Families with Carhart and associated photos are out there wandering the internet. Please, if you have Carhart photos, please contact me me. I would love to have digital copies to place on the blog for all to enjoy. Thanks!


Obituary for Margaret E. Pettit Carhart, b. 1830 Jan 21 in Zanesville, Ohio. She married Elliot Carhart 1850 Sept 29.

* * * * *

Mrs. M. E. CARHART Obituary

Death Came to Aged Resident of Macon Monday Evening
Born in 1830

Mrs. Margaret E. CARHART, one of the pioneer residents of Macon, and a woman much beloved for her many excellent qualities, gently passed to the home beyond at 8:15 o’clock Monday evening, August 10, 1914, after a long illness, at their home on North Rutherford street.

She was born in Zanesville, Ohio, January 21, 1830, and at the time of her death was well past the three score and ten, and all of them were years of usefulness and well-doing till illness and feebleness, brought on my advanced age, caused her activities to slacken.

Deceased reared a large family of children, four daughters surviving: Miss Ida CARHART, Miss Edith CARHART, Mrs. R. G. MITCHELL and Mrs. Rosa PERRINE of Chillicothe. Three sons, reared to manhood, have gone before: Arlington, Carrington and Arthur, Arlington’s death occurring the past year: Mr. CARHART died December 29, 1905.

Many friends will unite with us in extending sympathy to the bereaved daughters who will deeply mourn the departure of their beloved mother and best friend.

The funeral services were held at the residence Wednesday morning at 9o’clock, conducted by the Rev. W. D. CATER of the M. E. church of this city. Deceased was a faithful member of the Presbyterian church, but in the absence of her pastor, the Rev. Ira W. BARNETT, who is spending his vacation in Colorado, Mr. CATER officiated.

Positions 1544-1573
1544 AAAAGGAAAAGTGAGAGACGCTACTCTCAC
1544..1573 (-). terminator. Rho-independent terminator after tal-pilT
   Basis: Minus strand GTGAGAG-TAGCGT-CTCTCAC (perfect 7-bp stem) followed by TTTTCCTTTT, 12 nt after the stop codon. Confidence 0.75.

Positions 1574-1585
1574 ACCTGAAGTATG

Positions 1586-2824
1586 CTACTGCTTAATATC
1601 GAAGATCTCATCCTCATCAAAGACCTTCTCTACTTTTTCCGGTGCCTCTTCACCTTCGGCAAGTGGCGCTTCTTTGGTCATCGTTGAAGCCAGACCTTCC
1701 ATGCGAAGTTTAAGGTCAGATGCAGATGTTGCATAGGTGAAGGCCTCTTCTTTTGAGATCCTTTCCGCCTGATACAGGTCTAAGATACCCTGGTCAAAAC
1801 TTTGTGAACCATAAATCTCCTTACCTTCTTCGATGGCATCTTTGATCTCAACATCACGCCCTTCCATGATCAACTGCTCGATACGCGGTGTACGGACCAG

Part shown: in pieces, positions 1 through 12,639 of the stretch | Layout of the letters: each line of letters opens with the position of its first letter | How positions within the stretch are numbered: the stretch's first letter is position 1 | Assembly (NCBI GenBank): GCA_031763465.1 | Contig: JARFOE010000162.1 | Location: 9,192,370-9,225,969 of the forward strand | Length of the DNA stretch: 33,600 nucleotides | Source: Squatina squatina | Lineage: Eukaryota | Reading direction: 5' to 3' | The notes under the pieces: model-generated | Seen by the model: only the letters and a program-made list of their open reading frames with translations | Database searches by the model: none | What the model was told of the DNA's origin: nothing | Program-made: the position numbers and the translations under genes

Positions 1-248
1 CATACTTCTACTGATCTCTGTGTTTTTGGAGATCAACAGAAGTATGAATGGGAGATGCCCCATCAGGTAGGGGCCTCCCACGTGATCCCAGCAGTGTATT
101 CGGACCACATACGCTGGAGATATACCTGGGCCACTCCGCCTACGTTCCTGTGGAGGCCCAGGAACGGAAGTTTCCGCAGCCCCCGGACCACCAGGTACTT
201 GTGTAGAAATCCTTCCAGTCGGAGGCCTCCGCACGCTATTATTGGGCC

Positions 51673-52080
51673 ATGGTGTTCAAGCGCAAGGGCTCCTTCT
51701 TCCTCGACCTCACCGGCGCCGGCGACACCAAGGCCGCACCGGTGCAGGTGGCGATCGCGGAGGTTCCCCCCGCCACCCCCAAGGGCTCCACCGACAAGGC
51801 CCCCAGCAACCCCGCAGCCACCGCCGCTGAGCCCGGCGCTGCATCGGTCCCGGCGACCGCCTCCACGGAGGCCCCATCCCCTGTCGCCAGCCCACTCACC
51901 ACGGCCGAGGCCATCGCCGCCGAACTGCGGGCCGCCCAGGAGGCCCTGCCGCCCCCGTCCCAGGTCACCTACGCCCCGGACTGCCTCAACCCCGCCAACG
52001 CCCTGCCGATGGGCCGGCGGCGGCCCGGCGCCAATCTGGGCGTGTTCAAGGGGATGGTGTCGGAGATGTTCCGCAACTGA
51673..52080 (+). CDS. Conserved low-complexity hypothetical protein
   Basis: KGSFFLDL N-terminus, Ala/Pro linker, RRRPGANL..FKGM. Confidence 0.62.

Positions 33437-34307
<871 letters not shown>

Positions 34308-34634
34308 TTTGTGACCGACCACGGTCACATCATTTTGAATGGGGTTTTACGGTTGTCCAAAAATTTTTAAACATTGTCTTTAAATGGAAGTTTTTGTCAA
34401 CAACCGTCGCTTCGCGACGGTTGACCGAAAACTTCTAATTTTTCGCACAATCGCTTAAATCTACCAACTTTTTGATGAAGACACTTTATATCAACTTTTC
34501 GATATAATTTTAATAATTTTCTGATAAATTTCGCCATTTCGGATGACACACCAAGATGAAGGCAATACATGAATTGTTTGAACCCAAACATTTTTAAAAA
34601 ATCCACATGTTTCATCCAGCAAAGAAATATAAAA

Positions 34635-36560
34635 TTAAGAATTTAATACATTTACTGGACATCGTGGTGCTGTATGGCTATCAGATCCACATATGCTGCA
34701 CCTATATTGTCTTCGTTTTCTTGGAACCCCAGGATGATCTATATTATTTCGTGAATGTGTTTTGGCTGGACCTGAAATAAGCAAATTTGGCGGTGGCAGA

Internment was made in Oakwood cemetery.


Obituary for Professor Carrington Elliot Carhart, 1861 to 1910, son of Elliot Carhart and Margaret E. Pettit.

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PROF. C. E. CARHART who died at the Lakeside Hospital last Sunday and whose ashes were interred at Graceland cemetery last Wednesday, occupied an important position in contemporaneous literary history. Born on a farm in Delaware County, Ohio, April 1, 1861, he was admitted at the Missouri State Normal School at (unintelligible) at the age of 18 and immediately was chosen to occupy two important chairs as professor of science and art. In 1885, he went to New York and engaged in preparing special art papers for leading publications in that city. In 1887 he went to Kansas City and was connected (?) with the editorial departments of the Kansas City Times and Kansas City Star at different times, also with the public schools. In 1896 (?) he went abroad as special correspondent of Goday’s Magazine. Coming to Chicago in 1900, Prof.CARHART continued his literary pursuits…